Summer Series 2019 continues! Today we have Natasha Viteri, a rising 2L who decided to use her first summer working on environmental issues. Environmental law lacks enough of us in the space, which is a shame because Latinx suffer so much from harmful environmental policies. Knowing this, Natasha hustled to get her internship and shares with us the tips that worked for her to get her internship!
¡Hola Hermanas! My name is Natasha Viteri and I am a rising 2L at the University of Colorado Law School. I am originally from Quito, Ecuador and I lived in Houston before moving to Boulder. This summer, I am interning at Earthjustice, an environmental non-profit in Denver. I knew I wanted to spend my 1L summer at this organization because of the opportunity I would have to work on environmental justice issues involving communities of color across the country. These communities often bear the brunt of environmental burdens and are not regularly involved in policy-making, even as it relates to their own neighborhoods and interests. This summer I am working on cases advocating for tribal clients and their ancestral lands; and Latinx communities suffering from increased exposure to pollution due to nearby highway construction. What I love most about my internship is being able to interact with and learn from such passionate and caring attorneys. Getting to know their personal motivations for going into environmental law, as well as their career trajectory has helped me visualize my own professional development and all the different turns it can take.
I found this internship through my law school’s Pledge to Diversity Program. The Pledge seeks to promote diversity and inclusion by placing students in positions that are not traditionally held by individuals of non-traditional backgrounds. This is especially important in the environmental sphere, since this area of law has historically had trouble hiring and retaining attorneys of color.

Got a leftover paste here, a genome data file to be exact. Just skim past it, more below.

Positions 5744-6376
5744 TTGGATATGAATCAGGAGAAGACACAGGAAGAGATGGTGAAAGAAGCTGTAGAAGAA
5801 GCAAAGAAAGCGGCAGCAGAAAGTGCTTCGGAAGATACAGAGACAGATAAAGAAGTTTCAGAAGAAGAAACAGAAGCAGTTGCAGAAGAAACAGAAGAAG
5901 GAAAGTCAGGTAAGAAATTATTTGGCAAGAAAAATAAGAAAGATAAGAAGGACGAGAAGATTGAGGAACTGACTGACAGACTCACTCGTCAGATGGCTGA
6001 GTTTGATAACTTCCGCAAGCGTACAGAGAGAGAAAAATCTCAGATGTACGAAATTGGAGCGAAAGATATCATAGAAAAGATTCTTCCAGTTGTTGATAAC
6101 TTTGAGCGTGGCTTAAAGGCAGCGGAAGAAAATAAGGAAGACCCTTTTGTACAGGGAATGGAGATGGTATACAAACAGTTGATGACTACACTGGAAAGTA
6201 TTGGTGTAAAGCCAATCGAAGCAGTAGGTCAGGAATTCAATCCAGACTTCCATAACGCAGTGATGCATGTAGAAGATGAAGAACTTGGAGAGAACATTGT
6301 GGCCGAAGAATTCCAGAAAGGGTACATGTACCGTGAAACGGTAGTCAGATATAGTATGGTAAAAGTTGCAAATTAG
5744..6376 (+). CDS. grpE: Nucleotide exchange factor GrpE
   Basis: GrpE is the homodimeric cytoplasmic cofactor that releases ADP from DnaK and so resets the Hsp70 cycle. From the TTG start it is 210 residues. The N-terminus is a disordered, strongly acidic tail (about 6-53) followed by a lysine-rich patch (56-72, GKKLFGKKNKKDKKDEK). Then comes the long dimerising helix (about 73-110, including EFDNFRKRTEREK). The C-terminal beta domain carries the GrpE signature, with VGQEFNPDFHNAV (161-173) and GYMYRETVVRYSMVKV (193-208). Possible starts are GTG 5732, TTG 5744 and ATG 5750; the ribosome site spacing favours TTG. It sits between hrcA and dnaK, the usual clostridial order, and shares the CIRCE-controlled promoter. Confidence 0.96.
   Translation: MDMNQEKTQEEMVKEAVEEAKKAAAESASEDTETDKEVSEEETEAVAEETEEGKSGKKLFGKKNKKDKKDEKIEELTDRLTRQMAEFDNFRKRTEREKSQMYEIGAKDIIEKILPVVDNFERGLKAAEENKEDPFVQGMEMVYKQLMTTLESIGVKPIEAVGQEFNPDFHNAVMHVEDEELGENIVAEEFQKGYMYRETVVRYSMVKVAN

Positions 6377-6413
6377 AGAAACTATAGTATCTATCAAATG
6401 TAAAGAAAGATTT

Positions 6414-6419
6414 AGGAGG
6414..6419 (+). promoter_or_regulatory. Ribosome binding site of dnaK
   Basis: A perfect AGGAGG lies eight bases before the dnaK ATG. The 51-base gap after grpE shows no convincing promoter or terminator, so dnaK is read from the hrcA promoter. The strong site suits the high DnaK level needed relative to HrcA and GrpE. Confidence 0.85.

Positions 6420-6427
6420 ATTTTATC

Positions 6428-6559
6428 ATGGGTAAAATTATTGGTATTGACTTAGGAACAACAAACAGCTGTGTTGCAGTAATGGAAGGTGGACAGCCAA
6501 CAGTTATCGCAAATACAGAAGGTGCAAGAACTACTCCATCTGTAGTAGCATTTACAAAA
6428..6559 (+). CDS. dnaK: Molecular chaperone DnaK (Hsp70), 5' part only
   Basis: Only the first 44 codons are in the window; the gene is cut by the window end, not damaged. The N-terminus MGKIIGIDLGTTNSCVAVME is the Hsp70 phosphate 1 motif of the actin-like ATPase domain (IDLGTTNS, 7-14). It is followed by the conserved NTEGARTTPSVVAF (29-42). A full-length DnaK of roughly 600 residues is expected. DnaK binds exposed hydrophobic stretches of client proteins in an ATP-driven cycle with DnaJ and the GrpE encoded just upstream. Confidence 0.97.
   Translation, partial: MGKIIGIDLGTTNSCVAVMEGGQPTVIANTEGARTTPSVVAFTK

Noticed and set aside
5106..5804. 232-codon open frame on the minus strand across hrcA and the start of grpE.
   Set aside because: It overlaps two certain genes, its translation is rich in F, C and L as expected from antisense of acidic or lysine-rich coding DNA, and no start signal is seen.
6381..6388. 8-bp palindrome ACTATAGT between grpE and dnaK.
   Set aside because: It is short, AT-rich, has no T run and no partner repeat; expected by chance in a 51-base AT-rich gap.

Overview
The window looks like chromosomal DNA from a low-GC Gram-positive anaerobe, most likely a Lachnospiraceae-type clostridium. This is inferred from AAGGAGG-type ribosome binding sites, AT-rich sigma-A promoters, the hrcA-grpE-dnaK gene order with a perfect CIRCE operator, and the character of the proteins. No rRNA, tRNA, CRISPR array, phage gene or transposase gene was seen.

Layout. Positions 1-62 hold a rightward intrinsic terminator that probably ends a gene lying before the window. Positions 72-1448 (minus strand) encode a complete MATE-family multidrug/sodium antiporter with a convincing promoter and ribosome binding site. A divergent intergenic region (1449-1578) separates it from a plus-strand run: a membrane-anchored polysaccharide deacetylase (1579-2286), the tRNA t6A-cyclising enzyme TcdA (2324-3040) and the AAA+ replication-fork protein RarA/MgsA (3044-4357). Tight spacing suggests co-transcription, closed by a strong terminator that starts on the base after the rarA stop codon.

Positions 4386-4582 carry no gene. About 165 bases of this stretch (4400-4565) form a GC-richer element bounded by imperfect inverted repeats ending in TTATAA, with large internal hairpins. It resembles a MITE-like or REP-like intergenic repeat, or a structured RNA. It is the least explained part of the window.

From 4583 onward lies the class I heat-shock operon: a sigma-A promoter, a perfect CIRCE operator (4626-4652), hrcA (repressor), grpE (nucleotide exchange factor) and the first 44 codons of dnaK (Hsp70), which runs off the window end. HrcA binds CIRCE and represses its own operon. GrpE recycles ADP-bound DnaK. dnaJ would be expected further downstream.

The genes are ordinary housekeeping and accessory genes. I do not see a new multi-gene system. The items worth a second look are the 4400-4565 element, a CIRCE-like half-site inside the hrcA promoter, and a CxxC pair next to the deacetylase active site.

The application to this program involves a personal statement, an application form, and several rounds of interviews. Employers then choose their law clerk through a “draft.” This all seemed very daunting when I started the process, and it definitely helped to consult with 2L and 3L students who had gone through it before. The career office at my law school also held mock interviews to help us prepare for the arduous panel interviews that would ask about our backgrounds, interests, and reasons for choosing law as a career.
Even though I was certainly nervous before my interviews, I ultimately enjoyed them because they really were about getting to know us as individuals and placing us where we would have the most positive experience. My advice for anyone interviewing for a summer job or fellowship is to be yourself and let your passion shine through. Often, we are made to think that the best approach for interview preparation is to rehearse answers over and over and to practice every possible scenario and question that might come up. After speaking to lots of attorneys who are in charge of hiring, I would say that it is more important to come across as genuine, and to bring in your past experiences, both in life and in your professional history, when answering questions during an interview. As lawtinas, we also bring a very different perspective to the table, and this should be part of the way we market ourselves and advocate for our own advancement.
If anyone is interested in environmental law, feel free to reach out! I am always happy to chat!